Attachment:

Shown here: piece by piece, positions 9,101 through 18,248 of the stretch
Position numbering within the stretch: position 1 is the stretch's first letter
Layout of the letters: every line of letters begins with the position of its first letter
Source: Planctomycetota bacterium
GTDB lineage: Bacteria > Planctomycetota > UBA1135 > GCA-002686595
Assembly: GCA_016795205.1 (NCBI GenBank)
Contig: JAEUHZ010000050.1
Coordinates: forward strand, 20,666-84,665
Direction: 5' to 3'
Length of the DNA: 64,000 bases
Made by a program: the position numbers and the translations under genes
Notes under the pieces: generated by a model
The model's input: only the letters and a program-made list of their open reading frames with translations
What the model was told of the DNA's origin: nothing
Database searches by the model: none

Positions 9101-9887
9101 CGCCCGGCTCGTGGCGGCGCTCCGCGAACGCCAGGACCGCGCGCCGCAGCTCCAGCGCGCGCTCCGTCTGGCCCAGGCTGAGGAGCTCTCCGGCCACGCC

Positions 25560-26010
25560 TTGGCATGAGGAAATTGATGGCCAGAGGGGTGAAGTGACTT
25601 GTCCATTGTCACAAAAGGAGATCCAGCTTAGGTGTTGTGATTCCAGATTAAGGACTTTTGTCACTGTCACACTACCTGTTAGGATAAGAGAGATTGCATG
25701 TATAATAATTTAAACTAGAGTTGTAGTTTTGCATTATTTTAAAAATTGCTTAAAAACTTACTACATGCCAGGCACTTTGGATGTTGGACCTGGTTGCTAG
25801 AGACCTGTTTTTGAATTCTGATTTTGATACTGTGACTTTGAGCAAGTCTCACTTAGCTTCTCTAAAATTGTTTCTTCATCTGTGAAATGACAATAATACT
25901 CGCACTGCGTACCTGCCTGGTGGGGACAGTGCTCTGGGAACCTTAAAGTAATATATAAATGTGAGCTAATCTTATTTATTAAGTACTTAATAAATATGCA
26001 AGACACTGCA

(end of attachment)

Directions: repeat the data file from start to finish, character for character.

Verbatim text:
Shown here: piece by piece, positions 9,101 through 18,248 of the stretch
Position numbering within the stretch: position 1 is the stretch's first letter
Layout of the letters: every line of letters begins with the position of its first letter
Source: Planctomycetota bacterium
GTDB lineage: Bacteria > Planctomycetota > UBA1135 > GCA-002686595
Assembly: GCA_016795205.1 (NCBI GenBank)
Contig: JAEUHZ010000050.1
Coordinates: forward strand, 20,666-84,665
Direction: 5' to 3'
Length of the DNA: 64,000 bases
Made by a program: the position numbers and the translations under genes
Notes under the pieces: generated by a model
The model's input: only the letters and a program-made list of their open reading frames with translations
What the model was told of the DNA's origin: nothing
Database searches by the model: none

Positions 9101-9887
9101 CGCCCGGCTCGTGGCGGCGCTCCGCGAACGCCAGGACCGCGCGCCGCAGCTCCAGCGCGCGCTCCGTCTGGCCCAGGCTGAGGAGCTCTCCGGCCACGCC

Positions 25560-26010
25560 TTGGCATGAGGAAATTGATGGCCAGAGGGGTGAAGTGACTT
25601 GTCCATTGTCACAAAAGGAGATCCAGCTTAGGTGTTGTGATTCCAGATTAAGGACTTTTGTCACTGTCACACTACCTGTTAGGATAAGAGAGATTGCATG
25701 TATAATAATTTAAACTAGAGTTGTAGTTTTGCATTATTTTAAAAATTGCTTAAAAACTTACTACATGCCAGGCACTTTGGATGTTGGACCTGGTTGCTAG
25801 AGACCTGTTTTTGAATTCTGATTTTGATACTGTGACTTTGAGCAAGTCTCACTTAGCTTCTCTAAAATTGTTTCTTCATCTGTGAAATGACAATAATACT
25901 CGCACTGCGTACCTGCCTGGTGGGGACAGTGCTCTGGGAACCTTAAAGTAATATATAAATGTGAGCTAATCTTATTTATTAAGTACTTAATAAATATGCA
26001 AGACACTGCA